The Omidyar Network, a fund established by eBay billionaire Pierre Omidyar, has pledged $2 million over two years to support the site, and in return landed fund partner Matt Halprin a seat on a shaken-up board of trustees.
But in a decision that may prove as controversial as the erroneous edits it intends to prevent, the site's policies regarding updates to entries related to living persons are getting a lot stricter.
Wikipedia, which is maintained by volunteers and allows anyone to make, or delete, an edit to an entry, has seen public people caught up in plenty of online and offline beefs over the years.
From court cases over defamation to Wikipedia founder Jimmy Wales keeping the lid on information about a kidnapped journalist, user edits and management meddling have been a constant source of controversy.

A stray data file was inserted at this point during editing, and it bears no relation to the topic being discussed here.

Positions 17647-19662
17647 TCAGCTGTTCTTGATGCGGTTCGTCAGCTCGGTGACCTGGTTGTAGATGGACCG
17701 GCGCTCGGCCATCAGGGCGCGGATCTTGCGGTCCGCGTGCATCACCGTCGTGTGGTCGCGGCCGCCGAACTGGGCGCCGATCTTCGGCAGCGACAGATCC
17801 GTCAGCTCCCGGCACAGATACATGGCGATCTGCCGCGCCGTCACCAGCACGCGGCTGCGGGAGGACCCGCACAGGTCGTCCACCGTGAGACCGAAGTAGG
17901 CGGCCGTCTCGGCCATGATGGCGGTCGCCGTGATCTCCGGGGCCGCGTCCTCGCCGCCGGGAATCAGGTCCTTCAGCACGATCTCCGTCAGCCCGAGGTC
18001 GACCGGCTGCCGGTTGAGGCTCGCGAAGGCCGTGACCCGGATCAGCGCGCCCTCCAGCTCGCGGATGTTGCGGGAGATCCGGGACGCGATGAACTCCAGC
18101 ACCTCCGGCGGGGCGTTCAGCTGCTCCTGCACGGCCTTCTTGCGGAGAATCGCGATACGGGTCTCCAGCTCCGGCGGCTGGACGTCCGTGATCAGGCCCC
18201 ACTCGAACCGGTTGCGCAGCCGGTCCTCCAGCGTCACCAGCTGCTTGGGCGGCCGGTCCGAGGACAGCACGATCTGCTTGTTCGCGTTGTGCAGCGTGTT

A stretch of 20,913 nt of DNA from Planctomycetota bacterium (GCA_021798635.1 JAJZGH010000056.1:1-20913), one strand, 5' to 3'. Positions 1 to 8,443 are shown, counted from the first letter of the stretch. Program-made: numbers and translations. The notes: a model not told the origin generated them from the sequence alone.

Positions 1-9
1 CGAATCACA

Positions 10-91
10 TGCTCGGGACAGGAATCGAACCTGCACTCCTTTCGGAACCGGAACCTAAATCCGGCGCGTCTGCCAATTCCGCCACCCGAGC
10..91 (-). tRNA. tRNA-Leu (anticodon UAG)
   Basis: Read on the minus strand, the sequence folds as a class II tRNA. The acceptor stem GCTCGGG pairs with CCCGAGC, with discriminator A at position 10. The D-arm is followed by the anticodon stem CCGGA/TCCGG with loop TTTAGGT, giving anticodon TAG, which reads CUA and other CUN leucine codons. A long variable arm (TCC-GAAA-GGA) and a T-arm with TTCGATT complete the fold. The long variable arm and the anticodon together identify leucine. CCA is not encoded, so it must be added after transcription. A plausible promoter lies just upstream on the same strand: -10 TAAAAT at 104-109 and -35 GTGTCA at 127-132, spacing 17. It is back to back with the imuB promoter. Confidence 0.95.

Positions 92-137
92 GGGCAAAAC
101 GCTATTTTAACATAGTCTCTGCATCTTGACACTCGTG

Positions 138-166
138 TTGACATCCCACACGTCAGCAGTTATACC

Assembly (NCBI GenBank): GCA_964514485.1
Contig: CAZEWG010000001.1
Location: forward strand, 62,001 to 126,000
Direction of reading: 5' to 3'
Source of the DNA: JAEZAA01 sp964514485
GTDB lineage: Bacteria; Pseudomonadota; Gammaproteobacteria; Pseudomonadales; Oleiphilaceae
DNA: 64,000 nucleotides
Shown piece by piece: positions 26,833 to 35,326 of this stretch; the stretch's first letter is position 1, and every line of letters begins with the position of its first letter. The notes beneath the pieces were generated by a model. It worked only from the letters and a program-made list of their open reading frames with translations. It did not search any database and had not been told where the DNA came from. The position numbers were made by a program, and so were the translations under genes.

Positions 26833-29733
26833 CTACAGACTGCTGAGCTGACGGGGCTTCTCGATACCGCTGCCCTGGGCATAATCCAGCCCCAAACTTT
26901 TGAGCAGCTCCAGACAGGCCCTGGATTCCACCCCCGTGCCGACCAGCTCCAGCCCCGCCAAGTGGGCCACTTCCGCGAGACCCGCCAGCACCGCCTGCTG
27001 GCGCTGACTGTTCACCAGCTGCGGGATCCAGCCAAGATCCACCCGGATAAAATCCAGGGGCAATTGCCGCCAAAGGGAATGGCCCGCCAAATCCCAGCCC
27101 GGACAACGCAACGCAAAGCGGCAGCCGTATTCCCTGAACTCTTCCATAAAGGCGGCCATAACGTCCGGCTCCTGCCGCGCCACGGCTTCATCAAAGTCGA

"We are no longer at the point that it is acceptable to throw things at the wall and see what sticks," Wikimedia Board Chairman Michael Snow told the New York Times.
The new feature is dubbed "flagged revisions," and creates a new level of authority by granting more editorial privilege to particular users. And the feature could easily be implemented beyond just profiles of people.
Photo by Joi Ito.
Jackson West thought Wikipedia was a lot more fun when it didn't put on airs of legitimacy.